1. Direct treatment of the ‘thing’ whether subjective or objective.
  2. To use absolutely no word that does not contribute to the presentation.
  3. As regarding: to compose in the sequence of the musical, not in sequence of metronome.

While Pound’s philosophy of poetry emphasized the precision and economy of language, much of his poetry from his early period and then his later Cantos recall the tradition of the Italian troubadours. Many of his poems incorporate stark images as well as narrative poetry techniques; Pound synthesized older forms with his Modernist principles which broke with 19th century Romanticism. Pound was also a prolific prose writer. His literary essays are heavily inter-textual and show his breadth of knowledge. Reading through the collection edited by T.S. Elliott now, many of the essays require extensive background reading of writers ranging from Henry James, Dante, Guido Cavalcanti, to Arnaut Daniel. Pound often leaves poems or quoted prose untranslated, which make his essays on foreign writers difficult lay reading.

Painting of Pound by Wyndham Lewis

Painting of Pound by Wyndham Lewis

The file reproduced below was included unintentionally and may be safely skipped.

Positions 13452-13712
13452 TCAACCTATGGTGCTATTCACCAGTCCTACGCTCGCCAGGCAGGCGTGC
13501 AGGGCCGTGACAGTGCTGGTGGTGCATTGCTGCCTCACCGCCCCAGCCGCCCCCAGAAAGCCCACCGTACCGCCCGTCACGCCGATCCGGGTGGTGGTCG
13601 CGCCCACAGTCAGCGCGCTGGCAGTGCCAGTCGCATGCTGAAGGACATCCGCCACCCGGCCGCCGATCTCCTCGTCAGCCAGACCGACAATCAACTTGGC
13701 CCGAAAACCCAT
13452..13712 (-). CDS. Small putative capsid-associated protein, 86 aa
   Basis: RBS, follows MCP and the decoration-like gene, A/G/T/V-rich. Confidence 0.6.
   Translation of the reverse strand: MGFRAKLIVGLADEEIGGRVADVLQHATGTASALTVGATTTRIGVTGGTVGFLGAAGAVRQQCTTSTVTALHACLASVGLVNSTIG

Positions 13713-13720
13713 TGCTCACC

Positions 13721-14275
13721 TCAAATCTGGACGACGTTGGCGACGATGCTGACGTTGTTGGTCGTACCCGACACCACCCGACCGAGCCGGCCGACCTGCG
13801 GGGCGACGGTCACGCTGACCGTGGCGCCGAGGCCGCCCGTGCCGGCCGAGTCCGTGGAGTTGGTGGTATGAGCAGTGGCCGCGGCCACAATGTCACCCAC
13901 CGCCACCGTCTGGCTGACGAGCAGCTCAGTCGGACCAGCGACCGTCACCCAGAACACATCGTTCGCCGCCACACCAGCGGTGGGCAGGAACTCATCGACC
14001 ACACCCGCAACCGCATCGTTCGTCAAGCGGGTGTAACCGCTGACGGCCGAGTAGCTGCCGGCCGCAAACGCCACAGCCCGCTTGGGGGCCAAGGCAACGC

During the war years 1920s Pound became the Arch-Modernist. His literary connections assisted a number of writers: Joyce, Hemingway, and Lewis among others benefited from the poet’s numerous friendships. He had Joyce’s Portrait of the Artist as a Young Man published in the magazine The Egoist and later went on to assist Joyce in the publication of Ulysses. Pound also wrote for Wyndham Lewis’ Blast; it was Pound who coined the term Vorticism as the visual art translation of Imagism. He had a hand in the little magazines that were influential in the Modernist movement. Pound wrote for The Egoist, The Little Review, and The New Age. It was during the war years he reacted against the establishment. The effects of the war left a mark on everyone of that generation, but it was the prosecution of Joyce and Lewis for obscenity and the seizure of an issue of the The Little Review by American authorities for the same made Pound loathe the American political and literary establishment. After the First World War Pound blamed financial capitalism and usury for the war; he would rail against the system in Canto XLV. He said of publishing houses: “In another thirty years perhaps the gross idiocy of two decades of publishers will also be more apparent. I mean their short-sightedness…particularly their policy of debasing the literary coin…New York the eternal goat! Year after year, decade after the same sort of obtuseness.” He used the saga of Ulysses‘ publication to make this point. Seeing the state of publishing now, I’m sure Pound and his fellow Modernists encountered the same problems beginning writers face now.